Error in matlab file.

The equations for e and north in the xyz2enu.m function are reversed it should read as follows:

n = -sin(lambda).*(X-Xr) + cos(lambda).*(Y-Yr);
e = -sin(phiP).*cos(lambda).*(X-Xr) - sin(phiP).*sin(lambda).*(Y-Yr) + cos(phiP).*(Z-Zr);
u = cos(phiP).*cos(lambda).*(X-Xr) + cos(phiP).*sin(lambda).*(Y-Yr) + sin(phiP).*(Z-Zr);


A sanity check shows that the angle subtended by traveling north is independent of longitude, where as the angle subtended by traveling east is a function of latitude the closer on is to the poles the larger the angle is for a given distance along the geoid.

If there is agreement then the page should be updated.

nav_dude

4/10/09 —Preceding unsigned comment added by 128.170.230.31 (talk) 01:41, 11 April 2009 (UTC)

Reasons for different datums

On this page, the reasons given are a bit inelegant. Yes, it is due to local surveying, but the page should recognize that with surveying technology prior to satellite geodesy it was monumentally difficult to link continents together. I suggest that we amend that sentence to talk about the history just enough to make it clear that geodetic surveying had to be local, and fit to local abberations in the geoid. —Preceding unsigned comment added by NChrisman (talkcontribs) 17:58, 24 April 2009 (UTC)

Merge of Geodetic system and Datum (geodesy) into Geodetic datum

I noticed that there were two articles on this subject. This one is the nicer one, and the other one is the older one. I also noticed that none of theese are named by one of the terms I see most frequently, wich is Geodetic datum, the other one beeing simply datum. However 'Geodetic datum' exist, as redirect page.

I suggest that Datum (geodesy) is merged with Geodetic system, that the redirect page Geodetic datum is deleted, and finally, that the merged article is moved to Geodetic datum.

I welcome any comments and further suggestions on this. Johan G (talk) 23:49, 4 July 2009 (UTC)

I agree that the articles should be merged. If no editor objects to your proposed merger, because this article is larger than datum (geodesy), any info in that article not already here should be copied here (both are about the same age, created 2003 and 2004). The lead should be changed to indicate that the article includes both geodetic datums and their conversion. To move the merged page to its new name you must place your request on Wikipedia:Requested moves. An administrator will then move the page to its new name. That process will turn the orginal pages into redirects to the new name. Talk:Datum (geodesy) will remain there, so a note should be placed here to that effect. I am not sure whether the Datum disambiguation page should remain or its two other entries placed at the top of this page. — Joe Kress (talk) 05:59, 5 July 2009 (UTC)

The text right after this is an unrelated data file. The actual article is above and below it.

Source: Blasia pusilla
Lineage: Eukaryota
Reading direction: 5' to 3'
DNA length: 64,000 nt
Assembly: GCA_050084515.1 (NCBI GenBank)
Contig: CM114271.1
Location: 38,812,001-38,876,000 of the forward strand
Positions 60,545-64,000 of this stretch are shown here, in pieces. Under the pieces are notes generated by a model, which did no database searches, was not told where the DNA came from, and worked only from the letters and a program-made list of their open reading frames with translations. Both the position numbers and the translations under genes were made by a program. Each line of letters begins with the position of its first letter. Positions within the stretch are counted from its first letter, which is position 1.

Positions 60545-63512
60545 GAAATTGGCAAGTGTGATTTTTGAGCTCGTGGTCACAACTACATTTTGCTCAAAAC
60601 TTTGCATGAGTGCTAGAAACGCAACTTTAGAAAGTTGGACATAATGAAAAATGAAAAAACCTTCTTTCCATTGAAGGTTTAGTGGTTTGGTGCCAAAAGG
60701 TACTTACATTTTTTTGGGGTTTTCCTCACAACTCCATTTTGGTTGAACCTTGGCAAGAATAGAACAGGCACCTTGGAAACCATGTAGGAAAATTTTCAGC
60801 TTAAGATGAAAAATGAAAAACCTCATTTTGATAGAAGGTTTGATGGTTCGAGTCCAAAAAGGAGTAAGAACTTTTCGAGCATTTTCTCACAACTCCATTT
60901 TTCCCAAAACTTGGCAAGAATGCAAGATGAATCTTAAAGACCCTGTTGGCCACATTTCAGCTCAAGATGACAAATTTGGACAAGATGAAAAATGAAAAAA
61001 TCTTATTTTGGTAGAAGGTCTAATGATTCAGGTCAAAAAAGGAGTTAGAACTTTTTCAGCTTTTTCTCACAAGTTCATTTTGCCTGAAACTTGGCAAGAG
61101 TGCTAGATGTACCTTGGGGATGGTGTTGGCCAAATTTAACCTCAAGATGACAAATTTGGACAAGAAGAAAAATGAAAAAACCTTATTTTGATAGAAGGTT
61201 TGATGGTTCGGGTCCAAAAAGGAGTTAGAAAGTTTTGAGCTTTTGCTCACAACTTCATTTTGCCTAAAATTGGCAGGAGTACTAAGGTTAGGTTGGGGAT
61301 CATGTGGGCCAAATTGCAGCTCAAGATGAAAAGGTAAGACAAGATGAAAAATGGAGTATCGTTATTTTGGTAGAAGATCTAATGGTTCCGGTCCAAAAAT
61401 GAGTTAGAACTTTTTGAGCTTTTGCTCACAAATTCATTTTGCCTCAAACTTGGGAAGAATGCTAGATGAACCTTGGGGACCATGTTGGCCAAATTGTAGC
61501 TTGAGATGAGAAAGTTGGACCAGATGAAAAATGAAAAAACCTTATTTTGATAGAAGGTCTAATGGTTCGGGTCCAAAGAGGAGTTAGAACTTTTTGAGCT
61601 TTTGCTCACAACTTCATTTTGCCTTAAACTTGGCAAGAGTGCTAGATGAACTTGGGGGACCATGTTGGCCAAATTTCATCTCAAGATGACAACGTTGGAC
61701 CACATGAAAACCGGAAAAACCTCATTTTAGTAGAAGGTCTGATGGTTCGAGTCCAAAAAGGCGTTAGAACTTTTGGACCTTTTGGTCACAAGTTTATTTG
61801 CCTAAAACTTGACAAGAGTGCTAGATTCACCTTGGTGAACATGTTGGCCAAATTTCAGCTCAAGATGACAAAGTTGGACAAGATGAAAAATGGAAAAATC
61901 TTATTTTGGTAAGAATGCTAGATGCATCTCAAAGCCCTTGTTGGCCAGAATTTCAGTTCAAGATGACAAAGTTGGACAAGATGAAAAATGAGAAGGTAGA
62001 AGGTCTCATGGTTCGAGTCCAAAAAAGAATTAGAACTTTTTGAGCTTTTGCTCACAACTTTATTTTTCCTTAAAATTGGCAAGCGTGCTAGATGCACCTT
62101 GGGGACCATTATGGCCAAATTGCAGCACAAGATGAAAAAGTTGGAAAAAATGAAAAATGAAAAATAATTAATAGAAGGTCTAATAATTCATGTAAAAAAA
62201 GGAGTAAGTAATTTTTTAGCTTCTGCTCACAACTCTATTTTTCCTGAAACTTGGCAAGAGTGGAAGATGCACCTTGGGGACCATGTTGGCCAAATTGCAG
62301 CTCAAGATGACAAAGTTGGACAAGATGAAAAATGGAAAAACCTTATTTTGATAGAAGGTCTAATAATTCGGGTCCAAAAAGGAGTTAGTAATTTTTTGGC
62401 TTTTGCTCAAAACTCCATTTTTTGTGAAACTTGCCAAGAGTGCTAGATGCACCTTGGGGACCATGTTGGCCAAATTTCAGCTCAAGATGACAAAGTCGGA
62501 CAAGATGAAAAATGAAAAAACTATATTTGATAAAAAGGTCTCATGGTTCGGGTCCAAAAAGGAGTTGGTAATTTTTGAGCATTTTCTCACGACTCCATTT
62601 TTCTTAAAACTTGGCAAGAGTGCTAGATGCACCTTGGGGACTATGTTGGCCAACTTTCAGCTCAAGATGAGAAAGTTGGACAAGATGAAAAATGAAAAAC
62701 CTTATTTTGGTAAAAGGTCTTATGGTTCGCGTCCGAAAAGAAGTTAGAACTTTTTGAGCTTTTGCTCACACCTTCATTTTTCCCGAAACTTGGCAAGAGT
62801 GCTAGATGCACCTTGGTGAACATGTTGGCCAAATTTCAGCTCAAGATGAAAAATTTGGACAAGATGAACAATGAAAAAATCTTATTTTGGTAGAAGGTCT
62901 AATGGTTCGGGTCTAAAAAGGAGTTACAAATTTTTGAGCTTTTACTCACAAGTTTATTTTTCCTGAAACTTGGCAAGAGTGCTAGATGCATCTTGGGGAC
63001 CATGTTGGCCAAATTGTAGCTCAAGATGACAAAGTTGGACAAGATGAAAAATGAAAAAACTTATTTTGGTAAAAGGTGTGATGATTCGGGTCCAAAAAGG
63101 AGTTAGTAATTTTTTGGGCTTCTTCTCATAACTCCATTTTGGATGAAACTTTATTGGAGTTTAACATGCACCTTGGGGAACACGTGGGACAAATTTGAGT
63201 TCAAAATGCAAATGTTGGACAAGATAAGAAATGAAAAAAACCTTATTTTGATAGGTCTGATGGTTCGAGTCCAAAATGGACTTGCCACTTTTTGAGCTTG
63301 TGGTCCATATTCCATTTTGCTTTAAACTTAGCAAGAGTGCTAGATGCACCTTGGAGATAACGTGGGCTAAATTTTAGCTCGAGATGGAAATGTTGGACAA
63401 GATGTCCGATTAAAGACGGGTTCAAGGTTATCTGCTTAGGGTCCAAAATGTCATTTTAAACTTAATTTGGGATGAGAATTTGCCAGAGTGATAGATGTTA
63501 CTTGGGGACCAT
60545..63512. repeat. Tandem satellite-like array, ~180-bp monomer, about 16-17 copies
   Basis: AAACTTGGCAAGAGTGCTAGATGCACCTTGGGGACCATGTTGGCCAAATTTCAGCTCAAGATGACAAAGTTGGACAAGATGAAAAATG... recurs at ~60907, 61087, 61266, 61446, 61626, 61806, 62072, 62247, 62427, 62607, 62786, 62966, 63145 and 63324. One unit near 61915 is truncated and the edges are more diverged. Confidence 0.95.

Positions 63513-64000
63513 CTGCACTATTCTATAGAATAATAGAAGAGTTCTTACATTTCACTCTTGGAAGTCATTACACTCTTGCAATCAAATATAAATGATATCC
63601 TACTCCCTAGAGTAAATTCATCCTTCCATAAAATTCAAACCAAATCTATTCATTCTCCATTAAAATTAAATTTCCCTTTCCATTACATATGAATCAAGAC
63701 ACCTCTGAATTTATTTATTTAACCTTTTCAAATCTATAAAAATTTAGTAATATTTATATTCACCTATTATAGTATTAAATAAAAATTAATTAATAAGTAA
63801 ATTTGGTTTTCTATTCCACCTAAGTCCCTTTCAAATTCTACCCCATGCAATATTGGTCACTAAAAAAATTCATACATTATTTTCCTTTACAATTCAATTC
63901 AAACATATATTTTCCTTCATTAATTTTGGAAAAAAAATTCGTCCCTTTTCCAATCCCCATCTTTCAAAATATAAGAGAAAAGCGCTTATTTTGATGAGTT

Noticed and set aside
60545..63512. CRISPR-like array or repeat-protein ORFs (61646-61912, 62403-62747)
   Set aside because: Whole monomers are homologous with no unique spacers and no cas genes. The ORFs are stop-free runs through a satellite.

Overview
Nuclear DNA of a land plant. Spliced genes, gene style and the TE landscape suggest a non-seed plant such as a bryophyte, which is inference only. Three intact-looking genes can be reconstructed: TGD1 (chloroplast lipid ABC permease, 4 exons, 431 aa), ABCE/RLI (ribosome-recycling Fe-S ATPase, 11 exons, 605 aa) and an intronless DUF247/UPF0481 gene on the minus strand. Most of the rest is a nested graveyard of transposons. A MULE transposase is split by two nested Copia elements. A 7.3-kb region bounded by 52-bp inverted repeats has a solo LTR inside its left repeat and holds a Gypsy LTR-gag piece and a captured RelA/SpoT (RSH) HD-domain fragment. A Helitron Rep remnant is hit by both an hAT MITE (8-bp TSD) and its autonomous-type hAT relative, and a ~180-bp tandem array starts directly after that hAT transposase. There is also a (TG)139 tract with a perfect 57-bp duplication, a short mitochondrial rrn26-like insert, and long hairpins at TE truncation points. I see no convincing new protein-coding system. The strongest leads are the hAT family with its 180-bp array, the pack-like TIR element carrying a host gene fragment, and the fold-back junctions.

I agree. The two articles cover the same subject. SV1XV (talk) 18:10, 18 July 2010 (UTC)
Done for those reasons and also, as each article on this topic was already marked in need of cleanup, so now the cleanup only needs to be done once. Cesiumfrog (talk) 22:40, 31 October 2012 (UTC)

ECEF to ENU may be in error

The text and code compute a geocentric lat/lon for use in the rotation matrix. I'm pretty sure that it should be geodetic. —Preceding unsigned comment added by Gadflies (talkcontribs) 20:13, 30 July 2009 (UTC)

The article says that "locations near the surface are described in terms of latitude (φ), longitude (λ) and height (h). The ellipsoid is completely parameterised by the semi-major axis a and the flattening f."

However, if only a and f are given, how do we know where the longitude 0 is? If I'm not mistaken, we also have to add a reference meridian. --Jonas Wagner (talk) 23:10, 10 December 2009 (UTC)

Matlab sourcecode

I removed the matlab code. The science and the math belong, but not the sample code, IMHO, for these reasons and perhaps more.

1. First and foremost, Wikipedia is not a source code respository.
2. Even if the case can be made for a short snippet of code to illustrate some point, the code in question is too long and distracts from the article.
3. It is only illustrative to people who know that particular system. Even if it is in widespread use, it is not universal, nor timeless, unlike the mathematics portion of the article.
4. Computer source code is copyrighted, and the provenance of this code is unknown.

--Kbh3rdtalk 01:10, 18 December 2009 (UTC)

Bowring's iterative formula

I see this entire subsection has recently been added. I would tend to remove it entirely for various reasons.